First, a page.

We are independent & ad-supported. We may earn a commission for purchases made through our links.

Advertiser Disclosure

Our website is an independent, advertising-supported platform. We provide our content free of charge to our readers, and to keep it that way, we rely on revenue generated through advertisements and affiliate partnerships. This means that when you click on certain links on our site and make a purchase, we may earn a commission. Learn more.

How We Make Money

We sustain our operations through affiliate commissions and advertising. If you click on an affiliate link and make a purchase, we may receive a commission from the merchant at no additional cost to you. We also display advertisements on our website, which help generate revenue to support our work and keep our content free for readers. Our editorial team operates independently from our advertising and affiliate partnerships to ensure that our content remains unbiased and focused on providing you with the best information and recommendations based on thorough research and honest evaluations. To remain transparent, we’ve provided a list of our current affiliate partners here.

What Are the Symptoms of an Avocado Allergy?

Mary McMahon
Updated Mar 03, 2024
Our promise to you
The Health Board is dedicated to creating trustworthy, high-quality content that always prioritizes transparency, integrity, and inclusivity above all else. Our ensure that our content creation and review process includes rigorous fact-checking, evidence-based, and continual updates to ensure accuracy and reliability.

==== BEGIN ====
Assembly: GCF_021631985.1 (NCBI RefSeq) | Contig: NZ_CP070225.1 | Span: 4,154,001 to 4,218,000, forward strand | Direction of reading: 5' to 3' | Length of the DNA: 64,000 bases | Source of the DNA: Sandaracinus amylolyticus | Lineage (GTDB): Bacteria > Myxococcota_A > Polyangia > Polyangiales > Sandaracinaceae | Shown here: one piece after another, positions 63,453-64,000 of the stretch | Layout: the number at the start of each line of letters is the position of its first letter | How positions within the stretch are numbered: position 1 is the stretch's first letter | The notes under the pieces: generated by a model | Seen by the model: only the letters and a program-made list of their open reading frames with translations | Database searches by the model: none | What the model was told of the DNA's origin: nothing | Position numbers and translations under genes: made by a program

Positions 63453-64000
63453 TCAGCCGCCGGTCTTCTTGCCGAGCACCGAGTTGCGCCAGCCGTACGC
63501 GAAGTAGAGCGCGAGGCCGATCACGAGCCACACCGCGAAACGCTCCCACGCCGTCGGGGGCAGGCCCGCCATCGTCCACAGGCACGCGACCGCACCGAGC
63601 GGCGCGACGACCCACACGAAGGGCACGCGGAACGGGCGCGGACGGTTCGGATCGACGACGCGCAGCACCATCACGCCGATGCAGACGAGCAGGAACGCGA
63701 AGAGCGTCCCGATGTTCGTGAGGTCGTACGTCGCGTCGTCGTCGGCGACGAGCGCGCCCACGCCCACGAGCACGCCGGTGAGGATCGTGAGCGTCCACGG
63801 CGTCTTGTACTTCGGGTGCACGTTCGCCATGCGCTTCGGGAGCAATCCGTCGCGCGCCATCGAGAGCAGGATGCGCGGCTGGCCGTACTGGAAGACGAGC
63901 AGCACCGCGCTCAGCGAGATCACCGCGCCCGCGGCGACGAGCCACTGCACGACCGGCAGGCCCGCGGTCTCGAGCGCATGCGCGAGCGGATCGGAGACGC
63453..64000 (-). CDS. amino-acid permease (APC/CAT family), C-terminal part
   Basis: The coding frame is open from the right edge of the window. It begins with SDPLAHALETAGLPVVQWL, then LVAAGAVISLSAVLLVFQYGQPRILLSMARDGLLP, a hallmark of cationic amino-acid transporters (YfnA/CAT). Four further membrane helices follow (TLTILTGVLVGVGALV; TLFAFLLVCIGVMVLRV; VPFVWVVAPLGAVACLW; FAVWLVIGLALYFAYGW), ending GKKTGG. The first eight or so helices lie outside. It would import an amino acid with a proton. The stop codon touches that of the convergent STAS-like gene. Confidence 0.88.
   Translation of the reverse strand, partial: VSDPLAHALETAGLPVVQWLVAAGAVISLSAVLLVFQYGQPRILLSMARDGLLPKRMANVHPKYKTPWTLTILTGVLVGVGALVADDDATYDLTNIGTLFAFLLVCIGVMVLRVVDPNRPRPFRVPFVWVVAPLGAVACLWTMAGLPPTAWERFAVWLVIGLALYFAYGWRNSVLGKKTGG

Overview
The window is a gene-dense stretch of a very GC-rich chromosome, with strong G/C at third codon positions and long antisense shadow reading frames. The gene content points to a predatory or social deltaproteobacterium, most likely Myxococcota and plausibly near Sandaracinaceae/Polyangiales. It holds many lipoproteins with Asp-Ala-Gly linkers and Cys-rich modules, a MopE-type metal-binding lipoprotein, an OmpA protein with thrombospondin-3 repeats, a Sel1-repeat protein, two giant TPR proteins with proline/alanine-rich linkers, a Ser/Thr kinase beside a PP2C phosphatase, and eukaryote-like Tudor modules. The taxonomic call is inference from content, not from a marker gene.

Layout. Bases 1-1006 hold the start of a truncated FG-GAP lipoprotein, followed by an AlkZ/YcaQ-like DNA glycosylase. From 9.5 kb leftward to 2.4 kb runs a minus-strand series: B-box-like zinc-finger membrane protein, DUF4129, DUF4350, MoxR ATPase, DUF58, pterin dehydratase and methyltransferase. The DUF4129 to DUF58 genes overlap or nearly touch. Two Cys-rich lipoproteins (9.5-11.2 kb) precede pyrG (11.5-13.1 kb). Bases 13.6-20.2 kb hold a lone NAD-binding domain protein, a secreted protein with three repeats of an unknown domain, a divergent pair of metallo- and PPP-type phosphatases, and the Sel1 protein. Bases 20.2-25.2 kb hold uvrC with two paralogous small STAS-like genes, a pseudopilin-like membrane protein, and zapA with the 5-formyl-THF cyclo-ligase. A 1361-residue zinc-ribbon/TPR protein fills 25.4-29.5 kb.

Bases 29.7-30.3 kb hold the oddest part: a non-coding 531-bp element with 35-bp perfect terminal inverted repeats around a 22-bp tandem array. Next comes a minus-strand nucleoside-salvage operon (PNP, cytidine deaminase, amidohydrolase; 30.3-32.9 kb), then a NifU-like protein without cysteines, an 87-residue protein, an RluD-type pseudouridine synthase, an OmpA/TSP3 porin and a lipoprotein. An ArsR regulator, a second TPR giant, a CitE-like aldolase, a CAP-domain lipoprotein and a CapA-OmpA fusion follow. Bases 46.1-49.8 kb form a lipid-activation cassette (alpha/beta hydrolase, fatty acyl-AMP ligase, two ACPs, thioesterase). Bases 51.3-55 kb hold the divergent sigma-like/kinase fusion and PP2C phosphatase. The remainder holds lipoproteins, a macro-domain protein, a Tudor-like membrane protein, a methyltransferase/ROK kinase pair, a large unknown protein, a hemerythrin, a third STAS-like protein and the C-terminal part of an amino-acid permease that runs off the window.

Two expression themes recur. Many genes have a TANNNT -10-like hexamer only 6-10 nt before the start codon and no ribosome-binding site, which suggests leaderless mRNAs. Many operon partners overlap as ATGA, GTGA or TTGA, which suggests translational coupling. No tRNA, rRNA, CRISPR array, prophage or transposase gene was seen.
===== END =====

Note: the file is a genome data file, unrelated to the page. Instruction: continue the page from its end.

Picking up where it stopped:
Our Promise to you

Founded in 2002, our company has been a trusted resource for readers seeking informative and engaging content. Our dedication to quality remains unwavering—and will never change. We follow a strict editorial policy, ensuring that our content is authored by highly qualified professionals and edited by subject matter experts. This guarantees that everything we publish is objective, accurate, and trustworthy.

Over the years, we've refined our approach to cover a wide range of topics, providing readers with reliable and practical advice to enhance their knowledge and skills. That's why millions of readers turn to us each year. Join us in celebrating the joy of learning, guided by standards you can trust.

Editorial Standards

At The Health Board, we are committed to creating content that you can trust. Our editorial process is designed to ensure that every piece of content we publish is accurate, reliable, and informative.

Our team of experienced writers and editors follows a strict set of guidelines to ensure the highest quality content. We conduct thorough research, fact-check all information, and rely on credible sources to back up our claims. Our content is reviewed by subject matter experts to ensure accuracy and clarity.

We believe in transparency and maintain editorial independence from our advertisers. Our team does not receive direct compensation from advertisers, allowing us to create unbiased content that prioritizes your interests.

Patients with an avocado allergy may notice signs of irritation when they handle and consume avocados, such as swelling, itching, and discomfort. It is possible to develop an allergy after a lifetime of no allergic reactions, or with the second or third exposure. In all cases, it is important to avoid the allergen, as the reaction can become more severe with future exposures, and the patient could be at risk of serious allergic complications. These can include anaphylaxis, where the airways constrict and the patient cannot breathe.